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Local flow regulation and irrigation raise global human water consumption and footprint

Science  04 Dec 2015:
Vol. 350, Issue 6265, pp. 1248-1251
DOI: 10.1126/science.aad1010

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Local decisions with global consequences

Some estimates suggest that humanity has already exceeded our sustainable global water footprint: the balance between fresh water use and supply. It seems that the situation may be more unsustainable than we realize. Jaramillo and Destouni analyzed hydroclimatic data for 100 large basins dating back to 1901. Better accounting of local water use revealed larger than anticipated effects on the global water cycle. For example, local regulation of surface water flow and expanded regional irrigation activities have increased global evapotranspiration rates.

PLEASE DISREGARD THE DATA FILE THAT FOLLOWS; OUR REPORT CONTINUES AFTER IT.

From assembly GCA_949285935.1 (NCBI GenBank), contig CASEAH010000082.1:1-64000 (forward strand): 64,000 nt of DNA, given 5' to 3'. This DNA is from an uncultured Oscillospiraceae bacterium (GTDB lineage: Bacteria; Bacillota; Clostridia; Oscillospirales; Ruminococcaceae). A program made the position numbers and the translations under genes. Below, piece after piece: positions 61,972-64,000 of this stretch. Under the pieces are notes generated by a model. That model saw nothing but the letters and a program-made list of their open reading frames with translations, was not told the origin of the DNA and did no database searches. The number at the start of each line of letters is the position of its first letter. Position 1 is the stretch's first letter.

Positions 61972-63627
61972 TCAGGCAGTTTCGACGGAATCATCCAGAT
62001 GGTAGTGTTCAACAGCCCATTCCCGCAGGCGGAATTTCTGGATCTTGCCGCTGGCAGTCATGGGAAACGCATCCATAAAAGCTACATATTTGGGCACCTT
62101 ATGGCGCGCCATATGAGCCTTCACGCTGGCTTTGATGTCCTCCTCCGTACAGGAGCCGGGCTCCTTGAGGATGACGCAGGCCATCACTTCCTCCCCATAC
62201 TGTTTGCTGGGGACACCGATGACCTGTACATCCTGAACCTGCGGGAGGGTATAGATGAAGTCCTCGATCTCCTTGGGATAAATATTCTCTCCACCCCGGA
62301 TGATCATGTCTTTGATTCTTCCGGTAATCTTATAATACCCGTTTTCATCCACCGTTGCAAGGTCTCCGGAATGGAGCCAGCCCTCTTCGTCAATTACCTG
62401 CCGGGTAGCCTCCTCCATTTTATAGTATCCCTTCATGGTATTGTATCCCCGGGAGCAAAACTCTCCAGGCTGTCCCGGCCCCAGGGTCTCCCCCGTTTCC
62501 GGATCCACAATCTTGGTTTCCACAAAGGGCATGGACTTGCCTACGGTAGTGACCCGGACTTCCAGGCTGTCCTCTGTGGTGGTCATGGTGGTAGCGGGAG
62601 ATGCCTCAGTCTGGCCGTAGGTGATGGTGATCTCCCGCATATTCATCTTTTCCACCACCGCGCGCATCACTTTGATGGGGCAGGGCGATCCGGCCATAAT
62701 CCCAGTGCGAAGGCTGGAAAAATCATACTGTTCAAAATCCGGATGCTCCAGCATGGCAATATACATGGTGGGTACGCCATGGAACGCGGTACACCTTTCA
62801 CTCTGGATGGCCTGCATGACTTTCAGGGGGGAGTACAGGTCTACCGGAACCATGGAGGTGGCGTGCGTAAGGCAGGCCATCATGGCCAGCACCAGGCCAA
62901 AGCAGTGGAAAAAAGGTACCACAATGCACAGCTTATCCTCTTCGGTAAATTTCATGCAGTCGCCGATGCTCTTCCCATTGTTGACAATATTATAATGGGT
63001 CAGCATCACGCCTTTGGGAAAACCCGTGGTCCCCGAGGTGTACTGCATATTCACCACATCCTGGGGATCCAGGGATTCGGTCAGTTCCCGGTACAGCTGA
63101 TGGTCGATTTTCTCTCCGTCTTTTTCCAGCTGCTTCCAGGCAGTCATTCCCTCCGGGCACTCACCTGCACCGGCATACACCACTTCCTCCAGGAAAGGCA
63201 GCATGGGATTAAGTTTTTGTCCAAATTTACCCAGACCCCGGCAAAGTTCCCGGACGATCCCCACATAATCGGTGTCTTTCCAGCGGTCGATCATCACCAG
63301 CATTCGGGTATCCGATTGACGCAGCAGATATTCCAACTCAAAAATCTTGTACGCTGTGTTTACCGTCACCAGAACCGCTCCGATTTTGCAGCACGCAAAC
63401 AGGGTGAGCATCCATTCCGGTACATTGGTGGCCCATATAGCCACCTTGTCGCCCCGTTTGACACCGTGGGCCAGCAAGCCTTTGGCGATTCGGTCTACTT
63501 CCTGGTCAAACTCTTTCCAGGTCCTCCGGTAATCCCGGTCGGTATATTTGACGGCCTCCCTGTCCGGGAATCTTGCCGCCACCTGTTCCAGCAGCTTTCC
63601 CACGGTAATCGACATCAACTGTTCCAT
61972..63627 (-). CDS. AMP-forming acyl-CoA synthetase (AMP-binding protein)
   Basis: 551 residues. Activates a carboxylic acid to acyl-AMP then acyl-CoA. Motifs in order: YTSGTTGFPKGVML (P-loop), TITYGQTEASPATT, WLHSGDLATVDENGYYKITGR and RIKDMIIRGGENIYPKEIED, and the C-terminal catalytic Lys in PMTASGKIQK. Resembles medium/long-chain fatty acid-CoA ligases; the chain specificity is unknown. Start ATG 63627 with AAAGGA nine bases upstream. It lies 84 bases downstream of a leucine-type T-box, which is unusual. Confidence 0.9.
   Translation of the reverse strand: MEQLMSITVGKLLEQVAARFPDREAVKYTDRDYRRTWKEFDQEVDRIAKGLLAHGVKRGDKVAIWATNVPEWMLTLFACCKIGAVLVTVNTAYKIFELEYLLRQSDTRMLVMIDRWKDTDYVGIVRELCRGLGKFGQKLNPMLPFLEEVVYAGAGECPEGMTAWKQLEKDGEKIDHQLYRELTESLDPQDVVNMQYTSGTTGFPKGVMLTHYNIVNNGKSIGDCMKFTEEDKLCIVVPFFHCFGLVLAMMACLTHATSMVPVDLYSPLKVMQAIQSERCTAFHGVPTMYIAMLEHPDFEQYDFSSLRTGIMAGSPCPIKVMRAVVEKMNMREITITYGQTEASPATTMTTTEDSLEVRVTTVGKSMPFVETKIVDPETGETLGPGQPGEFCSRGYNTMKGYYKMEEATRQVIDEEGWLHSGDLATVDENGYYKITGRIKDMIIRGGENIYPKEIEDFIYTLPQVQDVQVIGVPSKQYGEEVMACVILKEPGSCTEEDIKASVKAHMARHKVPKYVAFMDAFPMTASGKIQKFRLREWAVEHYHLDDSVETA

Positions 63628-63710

Science, this issue p. 1248

Abstract

Flow regulation and irrigation alter local freshwater conditions, but their global effects are highly uncertain. We investigated these global effects from 1901 to 2008, using hydroclimatic observations in 100 large hydrological basins. Globally, we find consistent and dominant effects of increasing relative evapotranspiration from both activities, and decreasing temporal runoff variability from flow regulation. The evapotranspiration effect increases the long-term average human consumption of fresh water by 3563 ± 979 km3/year from 1901–1954 to 1955–2008. This increase raises a recent estimate of the current global water footprint of humanity by around 18%, to 10,688 ± 979 km3/year. The results highlight the global impact of local water-use activities and call for their relevant account in Earth system modeling.

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